Let’s look at the diagram below. At the beginning of each chapter, you will see the timeline like the one below. It will be a good reference for you to understand which time period is being discussed in the chapter.
The top short line, from the Jomon period to the Nara period, is the time we call the Joko-to period in terms of the history of Japanese swords. The term, “Japanese sword” we use today refers to the swords made after the Heian period (平安 794-1185). Usually, Joko-To is in the category of the archaeological study. In the next chapter, we will discuss Joko-To. The bottom timeline and short descriptions underneath are the timelines we see in the general history books in Japan. The middle timeline is more specific for the sword study. My discussion will follow the middle line.
As I mentioned earlier. The timeline diagram will appear at the beginning of each chapter for an easy reference. The swords I discuss on this website are grouped together based on the shape, style, and the trend of the time.
The difference between Tachi (太刀), Katana (刀), Wakizashi (脇差), Tanto (短刀)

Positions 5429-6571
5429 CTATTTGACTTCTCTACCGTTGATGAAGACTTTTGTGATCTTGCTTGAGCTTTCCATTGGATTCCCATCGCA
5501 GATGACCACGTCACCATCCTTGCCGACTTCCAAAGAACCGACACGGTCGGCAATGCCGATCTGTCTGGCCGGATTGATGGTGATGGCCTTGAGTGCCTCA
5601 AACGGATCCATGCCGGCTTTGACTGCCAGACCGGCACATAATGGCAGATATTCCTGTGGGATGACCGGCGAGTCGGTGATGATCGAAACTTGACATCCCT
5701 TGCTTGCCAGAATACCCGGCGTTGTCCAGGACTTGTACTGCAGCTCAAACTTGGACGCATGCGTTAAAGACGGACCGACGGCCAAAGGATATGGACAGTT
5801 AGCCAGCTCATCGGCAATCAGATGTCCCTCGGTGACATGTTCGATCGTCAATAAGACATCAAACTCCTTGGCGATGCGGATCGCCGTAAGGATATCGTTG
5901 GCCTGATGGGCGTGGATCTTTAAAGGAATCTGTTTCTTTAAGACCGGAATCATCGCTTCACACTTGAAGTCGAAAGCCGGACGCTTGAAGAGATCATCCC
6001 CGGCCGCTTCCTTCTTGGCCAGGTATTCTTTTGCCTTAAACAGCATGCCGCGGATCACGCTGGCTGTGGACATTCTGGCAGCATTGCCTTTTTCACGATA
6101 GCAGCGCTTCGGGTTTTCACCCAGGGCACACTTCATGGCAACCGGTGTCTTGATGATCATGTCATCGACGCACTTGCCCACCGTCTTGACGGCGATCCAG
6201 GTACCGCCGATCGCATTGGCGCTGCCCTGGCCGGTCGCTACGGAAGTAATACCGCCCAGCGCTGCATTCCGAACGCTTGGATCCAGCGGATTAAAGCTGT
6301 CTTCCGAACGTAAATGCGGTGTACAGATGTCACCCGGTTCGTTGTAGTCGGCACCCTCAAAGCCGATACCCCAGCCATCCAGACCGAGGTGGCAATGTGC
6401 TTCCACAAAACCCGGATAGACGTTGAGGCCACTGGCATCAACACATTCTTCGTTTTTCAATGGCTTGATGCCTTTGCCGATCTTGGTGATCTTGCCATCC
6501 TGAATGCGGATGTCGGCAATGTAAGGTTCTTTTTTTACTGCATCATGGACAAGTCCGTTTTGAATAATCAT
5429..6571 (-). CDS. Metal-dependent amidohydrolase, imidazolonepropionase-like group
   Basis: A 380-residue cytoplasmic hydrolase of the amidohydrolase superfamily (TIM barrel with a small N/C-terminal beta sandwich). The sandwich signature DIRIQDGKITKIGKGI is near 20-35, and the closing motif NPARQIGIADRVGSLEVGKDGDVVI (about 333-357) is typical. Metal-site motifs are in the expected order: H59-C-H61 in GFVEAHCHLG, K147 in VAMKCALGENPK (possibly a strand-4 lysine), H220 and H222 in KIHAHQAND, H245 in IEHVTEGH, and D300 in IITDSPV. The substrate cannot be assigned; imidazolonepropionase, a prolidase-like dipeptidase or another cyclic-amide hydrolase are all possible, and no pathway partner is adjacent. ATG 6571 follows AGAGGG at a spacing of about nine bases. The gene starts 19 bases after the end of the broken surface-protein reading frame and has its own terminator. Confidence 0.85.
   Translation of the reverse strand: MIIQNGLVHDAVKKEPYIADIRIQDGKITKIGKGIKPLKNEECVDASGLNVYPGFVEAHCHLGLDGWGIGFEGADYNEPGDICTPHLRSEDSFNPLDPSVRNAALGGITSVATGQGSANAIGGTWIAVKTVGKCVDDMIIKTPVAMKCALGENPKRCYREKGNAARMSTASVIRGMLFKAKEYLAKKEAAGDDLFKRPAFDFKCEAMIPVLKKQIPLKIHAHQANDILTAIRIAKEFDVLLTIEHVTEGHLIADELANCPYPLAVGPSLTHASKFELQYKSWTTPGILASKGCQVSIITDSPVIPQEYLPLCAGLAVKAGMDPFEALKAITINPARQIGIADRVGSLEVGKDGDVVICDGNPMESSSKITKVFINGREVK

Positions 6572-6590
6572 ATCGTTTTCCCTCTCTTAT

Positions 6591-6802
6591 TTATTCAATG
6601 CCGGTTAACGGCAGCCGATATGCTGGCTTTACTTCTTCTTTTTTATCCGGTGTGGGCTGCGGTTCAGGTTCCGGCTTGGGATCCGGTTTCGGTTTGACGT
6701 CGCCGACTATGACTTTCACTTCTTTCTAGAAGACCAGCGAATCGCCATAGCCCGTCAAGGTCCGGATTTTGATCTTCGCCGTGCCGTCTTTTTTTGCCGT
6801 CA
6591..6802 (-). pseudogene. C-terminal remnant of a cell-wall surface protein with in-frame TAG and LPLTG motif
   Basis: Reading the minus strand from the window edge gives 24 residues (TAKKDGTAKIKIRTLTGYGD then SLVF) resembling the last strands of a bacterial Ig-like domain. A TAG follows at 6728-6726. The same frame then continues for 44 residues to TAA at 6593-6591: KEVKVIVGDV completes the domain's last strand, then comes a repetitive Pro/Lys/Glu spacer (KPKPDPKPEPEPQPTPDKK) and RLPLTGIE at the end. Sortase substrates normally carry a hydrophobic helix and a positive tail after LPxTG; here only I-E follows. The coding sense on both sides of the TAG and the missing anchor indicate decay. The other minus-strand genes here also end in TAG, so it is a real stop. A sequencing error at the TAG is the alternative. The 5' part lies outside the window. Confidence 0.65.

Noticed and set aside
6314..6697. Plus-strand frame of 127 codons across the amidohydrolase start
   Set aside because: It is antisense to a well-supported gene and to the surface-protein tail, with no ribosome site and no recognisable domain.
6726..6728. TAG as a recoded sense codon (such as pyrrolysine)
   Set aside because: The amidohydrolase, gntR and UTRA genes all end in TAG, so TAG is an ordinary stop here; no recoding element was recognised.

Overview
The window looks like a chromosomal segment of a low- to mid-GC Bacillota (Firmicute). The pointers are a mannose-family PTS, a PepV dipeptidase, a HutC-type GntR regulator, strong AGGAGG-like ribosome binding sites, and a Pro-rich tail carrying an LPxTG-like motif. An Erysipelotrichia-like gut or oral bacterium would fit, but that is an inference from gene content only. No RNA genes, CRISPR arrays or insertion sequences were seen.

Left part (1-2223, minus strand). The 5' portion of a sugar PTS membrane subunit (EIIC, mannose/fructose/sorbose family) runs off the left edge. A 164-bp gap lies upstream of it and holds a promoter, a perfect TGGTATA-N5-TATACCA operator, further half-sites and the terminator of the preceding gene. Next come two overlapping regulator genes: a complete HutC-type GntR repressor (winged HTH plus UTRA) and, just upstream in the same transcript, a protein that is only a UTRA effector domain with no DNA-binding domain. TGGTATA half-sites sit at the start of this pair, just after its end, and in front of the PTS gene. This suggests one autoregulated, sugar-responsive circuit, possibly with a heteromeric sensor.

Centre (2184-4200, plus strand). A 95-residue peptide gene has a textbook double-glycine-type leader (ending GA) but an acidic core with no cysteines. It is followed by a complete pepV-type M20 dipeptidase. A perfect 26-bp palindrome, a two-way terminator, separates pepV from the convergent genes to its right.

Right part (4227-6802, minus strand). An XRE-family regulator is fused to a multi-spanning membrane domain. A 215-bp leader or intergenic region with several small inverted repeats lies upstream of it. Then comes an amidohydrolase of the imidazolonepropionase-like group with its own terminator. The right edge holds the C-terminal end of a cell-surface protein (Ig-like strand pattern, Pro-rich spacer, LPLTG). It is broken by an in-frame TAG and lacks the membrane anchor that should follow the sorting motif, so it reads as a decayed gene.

Swords made before the Muromachi period (before 1392) are called Tachi (太刀). Swords made after the Muromachi (室町) period are called Katana (刀) and Wakizashi (脇差). Katana and Wakizashi were worn together. Tanto is a short dagger. Tanto was made throughout time. The difference between Tachi and Katana is how they were worn. Tachi was suspended from one’s waist belt, the blade side facing down. Katana and Wakizashi (called Daisho 大小 means large and small) were thrust between the belt and body two together, the blade side up. Usually, Tachi is longer than Katana, wakizashi is shorter than Katana. Tanto is the shortest. When you see the swordsmith’s inscribed name, if the blade comes on the right, that is Tachi. When you see the swordsmith’s inscribed name, if the blade comes on left, that is Katana and Wakizashi.
Tachi > Katana > Wakizashi > Tanto
Ko-to (古刀) Shin-to (新刀) Shinshin-to (新々刀) Gendai-to (現代刀)
Ko-to is the swords made between the Heian period (794-1192) and the beginning of the Keicho Era (1597-1615). Shin-to is the swords made between around Keicho Era (1596-1615) and Tenmei Era (1781). Shinshin-to is during Bakumatu time (幕末期 1789-1868). Gendai-to is from the Meiji Restoration (明治1868) through today. Keep in mind, even though the names of the eras or time changed overnight due to the political or dynastical changes through history, the changes in the sword style were always gradual.
In general history, the Bakumatsu time is the last part of the Edo period, however, for the sword classification, the Bakumatsu is from around the Tenmei era (天明 1781) through the beginning the Meiji, 1868.